While this does hold true in theory, it doesn't really work that way in practice due to the effects of what is known as the signal to noise ratio. Boosting the exposure two stops in post processing would magnify not only the information content of the image (the signal), it also any noise that was present. Noise comes from lots of sources and while it can be controlled it can not be eliminated. You are much better off shooting at the correct exposure than trying to reduce noise later on.

One thing I didn't look at last week was how well gradients are rendered in 12-bit versus 14-bit raw. Not only should more bits help with accurately rendering detail, they also should help to accurately record each and every color even in areas lacking any detail. Indeed, vast blue skies and other similar featureless areas can often reveal problems with an image not apparent when detail is present to mask it. We expect gradients to be smooth yet sometimes digital noise can make it appear blotchy or make the transitions of color appear abrupt or banded. The more cleanly and accurately each data point in an image can be recorded the smoother one should expect gradients to be rendered.

Think for a minute about what a bad Xerox copy of fax transmission of an image looks like. Or think back to the days when Microsoft Windows rendered in only 16 colors, or Mac OS was still black and white. You just can't make a smooth gradient under such conditions since there simply aren't enough discreet values to give the illusion of continuous tone.

Even 12-bit raw images are more than capable of rendering smooth gradients in the brighter areas, but as we go down in stops there are fewer and fewer values available to record data and thus gradients will naturally be less accurately rendered. Or they would be if weren't for the fact that our eyes themselves become less sensitive to differences in shadow areas too, a phenomenon that should offset this potential raw problem to some degree. But if we later attempt to brighten a gradient shadow area in post processing, we may find the lack of color accuracy more evident. Again, this is a signal to noise problem. We have a weaker signal, and even if noise is unchanged, both will get amplified when we increase exposure in post processing.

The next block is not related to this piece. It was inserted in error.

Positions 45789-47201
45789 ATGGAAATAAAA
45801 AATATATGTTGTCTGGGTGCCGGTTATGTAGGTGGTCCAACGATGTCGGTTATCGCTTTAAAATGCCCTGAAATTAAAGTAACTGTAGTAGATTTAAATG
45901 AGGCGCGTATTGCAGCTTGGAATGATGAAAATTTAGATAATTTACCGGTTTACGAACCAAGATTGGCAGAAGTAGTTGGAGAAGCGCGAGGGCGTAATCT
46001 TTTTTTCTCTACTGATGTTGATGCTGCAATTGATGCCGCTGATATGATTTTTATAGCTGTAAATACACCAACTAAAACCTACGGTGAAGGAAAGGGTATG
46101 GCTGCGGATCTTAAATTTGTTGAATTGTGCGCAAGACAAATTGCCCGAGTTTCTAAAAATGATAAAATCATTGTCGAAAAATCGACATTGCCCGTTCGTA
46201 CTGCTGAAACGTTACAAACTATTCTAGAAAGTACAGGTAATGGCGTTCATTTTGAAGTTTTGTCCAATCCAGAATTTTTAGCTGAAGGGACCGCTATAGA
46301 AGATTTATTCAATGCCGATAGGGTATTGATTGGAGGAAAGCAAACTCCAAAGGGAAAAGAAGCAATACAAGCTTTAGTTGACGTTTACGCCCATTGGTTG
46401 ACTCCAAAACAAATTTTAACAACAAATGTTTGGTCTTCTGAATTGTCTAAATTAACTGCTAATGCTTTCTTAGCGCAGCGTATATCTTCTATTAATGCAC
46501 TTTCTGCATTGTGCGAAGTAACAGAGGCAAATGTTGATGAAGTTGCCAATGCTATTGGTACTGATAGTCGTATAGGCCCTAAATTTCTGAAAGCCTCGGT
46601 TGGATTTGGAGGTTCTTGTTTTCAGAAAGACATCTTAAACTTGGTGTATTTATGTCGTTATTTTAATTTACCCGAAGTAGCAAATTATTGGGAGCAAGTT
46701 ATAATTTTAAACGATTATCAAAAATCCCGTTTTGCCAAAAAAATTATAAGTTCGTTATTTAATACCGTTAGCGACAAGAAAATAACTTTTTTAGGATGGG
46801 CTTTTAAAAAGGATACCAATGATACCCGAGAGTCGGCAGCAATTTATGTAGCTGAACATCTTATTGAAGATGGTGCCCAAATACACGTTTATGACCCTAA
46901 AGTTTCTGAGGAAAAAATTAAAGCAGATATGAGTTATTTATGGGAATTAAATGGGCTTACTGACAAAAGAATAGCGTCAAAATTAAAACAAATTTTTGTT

To test the effect of increased raw bit depth on gradient rendering, I shot a number of images of an artificially created gradient in both 12-bit and 14-bit. I wanted to shoot a gradient that was as smooth as I could such that any errors later observed must have been caused by digital artifacts rather than being inherent in the test target itself. I looked at a number of ways to accomplish this and ended up creating a gradient image in Photoshop and displaying it on a monitor on one side of a darkened room. On the other sat the camera on a tripod in a setup similar to what I used last week. This week though the lens was intentionally de-focused to eliminate any possible problems with the source target. De-focusing does visually change the way the gradient renders by making some colors appear to widen or bloom while others contract, but when examining individual color transitions it should be completely smooth.